Replacing React with Preact in Your Projects

While React is becoming more popular by the day, so are alternatives to the JavaScript framework.

One of these frameworks is Preact, which does not aim to do things that much different per sé, but focuses on performance and bundle size.

This article will take you through the why and how of replacing React with Preact in your existing project.

A bit more about Preact

Preact is the 3kB alternative to React. They strive to provide the same ES6 as React and even provide an extra layer of compatibility with React, which will make most of the React project work as intended out of the box!

This compatibility layer is totally optional for using Preact, but is needed for the purposes of this article.


Even in already existing projects, it’s possible to start using Preact instead of React. For me, this brought instant performance improvements and my bundle size went down significantly.

Show me the code!

To switch to using Preact instead of React you only need to install Preact’s dependencies and adjust your WebPack configuration accordingly.

First, add Preact to your project:

npm install --save preact preact-compat

Now adjust your WebPack config to alias react to preact-compat. In webpack.config.js add:

  resolve: {
    alias: {
      react: 'preact-compat',
      'react-dom': 'preact-compat',

There is a more in-depth explanation of switching to Preact over at Preact’s docs. Give it a read if you don’t use WebPack for instance.

In order to get React Dev-Tools working nicely with Preact, I suggest you include the following snippet in your app’s entry point. At least as it’s before calling ReactDOM.render:

if ( {

This will add devtools compatibility when you’re running your app in WebPack’s dev-server mode. If you require the devtools outside of the if-statement it will be included in the production bundle of your app, best avoid that!

And that’s all there is to it!

But, why switch?

There are many possible reasons one would choose to switch from using React, but the one I’ve been hearing a lot as of late is people having concerns around React’s license.

I can imagine people don’t want to be dependent on big software companies like Facebook or Google for their projects. Luckily, Preact has the MIT license.

Performance and size

While React is super fast on its own, Preact delivers an even faster experience. In my case, I couldn’t really tell much of a difference in the beginning, but I noticed Preact executed some bindings a bit differently. This made my components mount earlier than in React. Nice.

The biggest difference was in the size of the bundle. Using webpack-bundle-analyzer I compared the two bundles which were built with WebPack. Both cases used the --optimize-minimize flag to ensure they both got minified in the process.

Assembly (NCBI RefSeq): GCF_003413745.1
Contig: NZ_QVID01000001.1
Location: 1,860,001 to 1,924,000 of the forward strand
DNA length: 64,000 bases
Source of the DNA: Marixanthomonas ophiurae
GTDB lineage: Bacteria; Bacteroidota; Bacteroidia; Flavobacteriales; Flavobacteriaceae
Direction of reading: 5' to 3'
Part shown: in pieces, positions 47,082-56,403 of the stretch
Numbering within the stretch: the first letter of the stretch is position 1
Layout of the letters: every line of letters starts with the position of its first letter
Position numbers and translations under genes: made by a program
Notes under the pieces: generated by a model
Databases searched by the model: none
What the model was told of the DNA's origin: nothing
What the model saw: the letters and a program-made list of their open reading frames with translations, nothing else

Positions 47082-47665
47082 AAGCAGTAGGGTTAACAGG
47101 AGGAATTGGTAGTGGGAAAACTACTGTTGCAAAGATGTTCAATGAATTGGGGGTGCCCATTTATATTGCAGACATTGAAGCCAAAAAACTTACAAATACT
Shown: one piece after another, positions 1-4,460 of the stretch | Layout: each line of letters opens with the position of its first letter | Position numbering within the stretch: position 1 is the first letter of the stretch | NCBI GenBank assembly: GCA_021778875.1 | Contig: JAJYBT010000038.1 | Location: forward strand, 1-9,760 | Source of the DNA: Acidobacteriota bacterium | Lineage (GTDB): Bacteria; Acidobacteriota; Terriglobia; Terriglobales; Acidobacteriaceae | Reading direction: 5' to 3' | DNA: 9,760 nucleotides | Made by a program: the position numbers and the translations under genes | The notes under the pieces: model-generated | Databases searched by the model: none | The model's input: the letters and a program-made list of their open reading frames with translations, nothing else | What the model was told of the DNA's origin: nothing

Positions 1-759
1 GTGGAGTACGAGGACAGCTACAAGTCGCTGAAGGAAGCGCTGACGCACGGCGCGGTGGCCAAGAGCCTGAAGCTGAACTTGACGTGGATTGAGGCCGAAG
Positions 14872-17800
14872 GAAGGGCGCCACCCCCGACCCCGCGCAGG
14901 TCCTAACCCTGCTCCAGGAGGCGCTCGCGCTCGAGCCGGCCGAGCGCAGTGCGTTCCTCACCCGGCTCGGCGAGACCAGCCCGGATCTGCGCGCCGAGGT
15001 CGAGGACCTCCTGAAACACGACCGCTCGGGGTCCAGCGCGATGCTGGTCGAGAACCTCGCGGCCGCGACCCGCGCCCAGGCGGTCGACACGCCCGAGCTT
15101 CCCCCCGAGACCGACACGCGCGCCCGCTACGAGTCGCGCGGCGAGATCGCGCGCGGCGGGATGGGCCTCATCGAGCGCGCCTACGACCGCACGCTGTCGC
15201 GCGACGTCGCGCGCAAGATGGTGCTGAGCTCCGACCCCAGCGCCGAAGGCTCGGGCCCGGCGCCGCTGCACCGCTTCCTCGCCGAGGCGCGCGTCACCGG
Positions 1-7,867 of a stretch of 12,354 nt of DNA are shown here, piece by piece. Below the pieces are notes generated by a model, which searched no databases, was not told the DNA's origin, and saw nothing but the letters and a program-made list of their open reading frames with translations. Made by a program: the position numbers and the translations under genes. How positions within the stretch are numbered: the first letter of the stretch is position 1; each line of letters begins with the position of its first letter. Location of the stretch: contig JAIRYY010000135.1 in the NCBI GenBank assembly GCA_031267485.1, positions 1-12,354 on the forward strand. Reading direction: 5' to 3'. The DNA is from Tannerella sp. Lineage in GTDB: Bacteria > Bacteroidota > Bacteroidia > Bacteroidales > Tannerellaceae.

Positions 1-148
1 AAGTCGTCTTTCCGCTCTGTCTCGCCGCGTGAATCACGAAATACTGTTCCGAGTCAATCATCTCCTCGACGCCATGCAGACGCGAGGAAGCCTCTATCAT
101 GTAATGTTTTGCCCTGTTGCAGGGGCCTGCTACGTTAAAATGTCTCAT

Bundle with React

React bundle

Bundle with Preact

Preact bundle

Look at the difference compared to the other libraries living in the bundle! I was amazed by the decrease in size I was able to get.

The bundle went from 111.97KB gzipped to 57.47KB gzipped. That’s a whooping 54.5KB less.

Compatibility with other libraries and IDEs

The great thing about preact-compat is, is that it also provides compatibility with popular libraries you might already use in your project. For me, react-redux and react-router just worked after I applied the alias technique described earlier. You should test your app thoroughly though.

You could go without this compatibility layer and go plain Preact, but it might require some extra working making your components and 3th party libraries work.

Another thing I really like is how well eslint and flow work with this approach. They’ll still think you’re using React, which certain rules in eslint can check for.

When I added Preact as a standalone earlier in the project I couldn’t get eslint to stop telling me to include React in JSX files, but I was using Preact for that. Aliasing solves this.

Another really great win is compatibility with the IDE I use most: WebStorm. Same as for eslint it will still consider import React from 'react'; to be just React, while in truth it’s Preact which get included in your bundle in the end.

Jason Miller, the author of the library, reached out to me to tell that if you’re running a plain Preact without preact-compat setup you can also get these benefits by aliasing react to preact in your WebPack config. So that’s a pro-tip there!

Wrapping up

Hopefully, I got you excited to try and apply Preact to your current projects. It’s not too much work and you don’t actually need to adjust your code base, so that’s awesome.

Feel free to reach out if you have any questions!